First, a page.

Reacting When Disruption Occurs

coffee spill

Let’s face it, things happen. Accidents occur, plans change, flights are delayed or missed.

Here in New England we’ve had major snow storms, week after week after week, that have caused quite a bit of disruption in logistics, travel, shipping, and even basic services across many states.

Even today I was getting ready for a regional meeting that we were hosting. The Vice President emailed late morning to inform me that an incident occurred back home and she, as the meeting facilitator, had to cancel at the last minute. I had just arrived at our offices for that sole purpose and had to make the needed calls to reschedule for next month.

It’s within these events that another layer of our leadership comes to light. Our reactions and emotions have many ranges of response, and how we manage them can create tremendous opportunities or cause major issues for your teams.

Some thoughts on reacting when disruption occurs:

  • Don’t panic or get frustrated. As a leader, your reactions set the tone for how your teams will respond as well. Whether a minor setback or a major crisis, people are looking to you for how they will react as well. You may feel panicky on the inside, but don’t show it, or voice it.
  • Seek to find the rationale. In my instance above, some of my colleagues were asking me to tell the VP that our time was valuable and to hold the meeting anyway without her. But in getting more information from her, and understanding why she needed to be there (stabilizing and inspiring changes in her northern team), I allowed her to deal with her situation without extra pressure and helped build a stronger business relationship by being accommodating and understanding.
  • Don’t bully. One department head, when faced with challenges, demanded everyone else to pick up the mess because they couldn’t be bothered by the inconvenience. This caused further disruption in the other workflows, and created a disengaged team, all because he didn’t want to be disrupted himself. Demanding your own way will always cause more chaos and pressure in an already challenging scenario.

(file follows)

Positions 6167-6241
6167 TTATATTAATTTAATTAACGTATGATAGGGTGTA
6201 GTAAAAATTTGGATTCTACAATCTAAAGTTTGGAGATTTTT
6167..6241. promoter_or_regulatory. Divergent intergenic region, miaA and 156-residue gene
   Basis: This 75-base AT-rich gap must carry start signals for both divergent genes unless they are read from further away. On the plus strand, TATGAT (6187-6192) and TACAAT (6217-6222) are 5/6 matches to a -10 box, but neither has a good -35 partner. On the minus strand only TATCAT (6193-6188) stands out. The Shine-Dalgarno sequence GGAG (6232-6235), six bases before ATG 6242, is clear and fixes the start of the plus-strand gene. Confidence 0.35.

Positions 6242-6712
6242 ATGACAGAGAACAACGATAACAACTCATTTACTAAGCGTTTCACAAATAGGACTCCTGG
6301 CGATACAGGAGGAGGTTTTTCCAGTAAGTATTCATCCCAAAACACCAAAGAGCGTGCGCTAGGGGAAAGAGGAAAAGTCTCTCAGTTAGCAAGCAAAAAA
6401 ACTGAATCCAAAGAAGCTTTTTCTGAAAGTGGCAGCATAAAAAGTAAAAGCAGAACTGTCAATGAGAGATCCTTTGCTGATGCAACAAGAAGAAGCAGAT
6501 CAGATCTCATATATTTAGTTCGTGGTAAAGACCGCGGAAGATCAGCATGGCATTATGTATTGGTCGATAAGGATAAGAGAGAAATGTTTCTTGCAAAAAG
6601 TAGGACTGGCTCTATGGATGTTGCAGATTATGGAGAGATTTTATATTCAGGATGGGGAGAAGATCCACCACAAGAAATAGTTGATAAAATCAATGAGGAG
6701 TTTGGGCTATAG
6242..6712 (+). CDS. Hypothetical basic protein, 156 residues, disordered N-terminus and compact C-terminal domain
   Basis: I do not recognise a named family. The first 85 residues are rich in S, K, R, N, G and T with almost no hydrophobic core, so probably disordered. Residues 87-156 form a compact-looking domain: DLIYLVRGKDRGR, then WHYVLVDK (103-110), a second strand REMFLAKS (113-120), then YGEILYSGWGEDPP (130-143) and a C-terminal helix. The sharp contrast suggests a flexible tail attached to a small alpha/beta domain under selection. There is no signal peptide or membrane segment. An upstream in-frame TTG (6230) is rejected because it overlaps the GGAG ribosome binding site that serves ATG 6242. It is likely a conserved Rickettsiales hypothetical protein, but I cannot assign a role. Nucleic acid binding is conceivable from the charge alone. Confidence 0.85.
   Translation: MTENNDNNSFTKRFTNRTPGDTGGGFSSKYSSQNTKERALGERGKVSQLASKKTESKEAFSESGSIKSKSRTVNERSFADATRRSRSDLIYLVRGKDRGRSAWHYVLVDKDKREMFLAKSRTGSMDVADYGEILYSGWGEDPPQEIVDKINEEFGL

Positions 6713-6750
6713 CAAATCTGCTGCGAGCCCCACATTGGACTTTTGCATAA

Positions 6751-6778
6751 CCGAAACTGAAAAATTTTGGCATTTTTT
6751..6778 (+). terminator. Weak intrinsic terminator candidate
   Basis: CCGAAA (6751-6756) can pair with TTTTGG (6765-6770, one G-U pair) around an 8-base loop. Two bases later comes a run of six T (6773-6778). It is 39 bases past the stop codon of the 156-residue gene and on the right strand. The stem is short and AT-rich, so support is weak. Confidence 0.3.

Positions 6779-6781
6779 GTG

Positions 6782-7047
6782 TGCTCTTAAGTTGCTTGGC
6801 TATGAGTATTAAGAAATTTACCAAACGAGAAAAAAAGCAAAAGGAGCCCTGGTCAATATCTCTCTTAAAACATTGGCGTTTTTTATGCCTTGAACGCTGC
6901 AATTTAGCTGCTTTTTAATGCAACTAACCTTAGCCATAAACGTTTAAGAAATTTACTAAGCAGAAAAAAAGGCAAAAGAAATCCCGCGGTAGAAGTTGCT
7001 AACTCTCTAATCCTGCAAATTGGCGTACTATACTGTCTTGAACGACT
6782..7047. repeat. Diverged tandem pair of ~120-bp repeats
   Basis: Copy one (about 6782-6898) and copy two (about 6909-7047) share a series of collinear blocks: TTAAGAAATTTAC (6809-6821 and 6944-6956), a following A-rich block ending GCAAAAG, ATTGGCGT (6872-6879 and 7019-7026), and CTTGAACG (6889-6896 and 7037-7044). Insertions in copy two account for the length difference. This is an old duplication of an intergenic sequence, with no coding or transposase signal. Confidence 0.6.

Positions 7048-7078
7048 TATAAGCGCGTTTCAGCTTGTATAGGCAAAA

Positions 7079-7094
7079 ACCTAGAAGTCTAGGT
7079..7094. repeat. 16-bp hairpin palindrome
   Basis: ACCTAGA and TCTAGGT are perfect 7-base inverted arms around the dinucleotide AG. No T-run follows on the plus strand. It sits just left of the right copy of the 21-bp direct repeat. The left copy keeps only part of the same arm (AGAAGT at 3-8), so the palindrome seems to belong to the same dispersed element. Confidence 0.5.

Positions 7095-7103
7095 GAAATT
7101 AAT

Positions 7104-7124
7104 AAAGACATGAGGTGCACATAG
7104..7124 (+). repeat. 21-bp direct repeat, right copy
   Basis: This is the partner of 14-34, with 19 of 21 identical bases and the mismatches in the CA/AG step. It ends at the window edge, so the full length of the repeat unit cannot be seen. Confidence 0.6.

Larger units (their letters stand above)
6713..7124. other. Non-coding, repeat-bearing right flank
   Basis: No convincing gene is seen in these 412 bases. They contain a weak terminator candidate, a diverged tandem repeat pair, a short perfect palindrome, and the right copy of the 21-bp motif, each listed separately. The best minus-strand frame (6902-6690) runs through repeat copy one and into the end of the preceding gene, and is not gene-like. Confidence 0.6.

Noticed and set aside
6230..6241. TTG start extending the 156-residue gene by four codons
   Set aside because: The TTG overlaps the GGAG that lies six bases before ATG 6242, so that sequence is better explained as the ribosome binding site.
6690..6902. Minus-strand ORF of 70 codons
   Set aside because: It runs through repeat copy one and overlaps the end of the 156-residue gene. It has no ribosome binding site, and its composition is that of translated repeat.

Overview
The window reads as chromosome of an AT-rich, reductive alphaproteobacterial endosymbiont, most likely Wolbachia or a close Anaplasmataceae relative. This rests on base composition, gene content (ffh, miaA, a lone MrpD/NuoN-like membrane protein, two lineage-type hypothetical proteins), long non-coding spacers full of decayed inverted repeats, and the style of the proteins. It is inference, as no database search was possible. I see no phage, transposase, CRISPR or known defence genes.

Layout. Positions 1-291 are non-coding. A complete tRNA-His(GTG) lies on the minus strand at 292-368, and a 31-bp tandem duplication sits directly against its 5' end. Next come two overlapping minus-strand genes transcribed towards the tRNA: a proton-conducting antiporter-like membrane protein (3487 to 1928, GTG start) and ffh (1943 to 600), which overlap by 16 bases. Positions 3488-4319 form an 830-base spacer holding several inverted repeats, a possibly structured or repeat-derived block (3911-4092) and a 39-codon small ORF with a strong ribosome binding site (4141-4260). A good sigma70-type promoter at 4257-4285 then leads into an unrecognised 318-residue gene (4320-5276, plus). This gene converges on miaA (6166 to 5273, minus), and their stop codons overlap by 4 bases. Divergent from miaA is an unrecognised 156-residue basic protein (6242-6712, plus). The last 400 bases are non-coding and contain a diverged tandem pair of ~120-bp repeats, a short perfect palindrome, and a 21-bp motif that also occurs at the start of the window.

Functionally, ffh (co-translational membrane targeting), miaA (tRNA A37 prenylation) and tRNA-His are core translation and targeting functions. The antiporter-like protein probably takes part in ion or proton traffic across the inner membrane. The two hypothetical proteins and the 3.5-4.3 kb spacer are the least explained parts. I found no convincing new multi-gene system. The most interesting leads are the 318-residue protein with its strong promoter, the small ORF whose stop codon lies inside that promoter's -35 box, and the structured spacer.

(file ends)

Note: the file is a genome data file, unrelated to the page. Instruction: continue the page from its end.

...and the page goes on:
• Roll with the punches, go with the flow. Some people hate the quotes “It is what is is” or “It happens”. While we shouldn’t rest on those merely to be complacent, we do have to “accept the things we cannot change”.  Life gives us circumstances that are truly beyond our control. So we need to understand when to roll with it, and accept the fact that it happens and make the most of the situation that remains.
  • Look for the opportunity the disruption presents. Every dark cloud has a silver lining, you’ll just have to discover what that is. Maybe this gives you extra time to work on a big project. Time to plan more. Opportunities to engage with your teams. Ponder ways to prevent potential disruption in the future. Take advantage of the situation presented you, and you’ll most likely find it a blessing in disguise.
  • React by learning to be proactive if at all possible. An executive chef I worked with had a fresh made product delivered the night of an important event that was damaged. It was delivered within 90 minutes of the function, and upset, he tried bullying his way to have the vendor make a new batch, which was impossible with the hours of prep time involved. Some foresight would’ve allowed him to have the product delivered earlier in the day to allow time for inspection or correction, asking how the product would be transported, or perhaps having a back-up plan. Or all three. Learn from these times and help yourself become wiser to possibly prevent the impact of disruption.
  • Laugh. There is no better way to reduce tension and get over frustration that laughing in the face of adversity. When people see a leader laugh and find the humor in a curveball situation, you allow everyone else to relax as well. Then people can better cope because you have disarmed the tension was brought on by the event.

As a leader you alone can magnify or minimize the impact adverse circumstances have on your organizations. Be reacting in the proper manners, you can strengthen your teams’ reaction and enable a more unified response to life’s disruptions.

What are some ways you’ve reacted to failed plans and disruption? Leave your stories below!

(image: morguefile.com)

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About Paul LaRue

My goal - To encourage you to lead & influence others with positive impact.

Posted on February.18.2015, in Character-based Leadership, Leadership, Leadership Strategies. Bookmark the permalink. Leave a comment.

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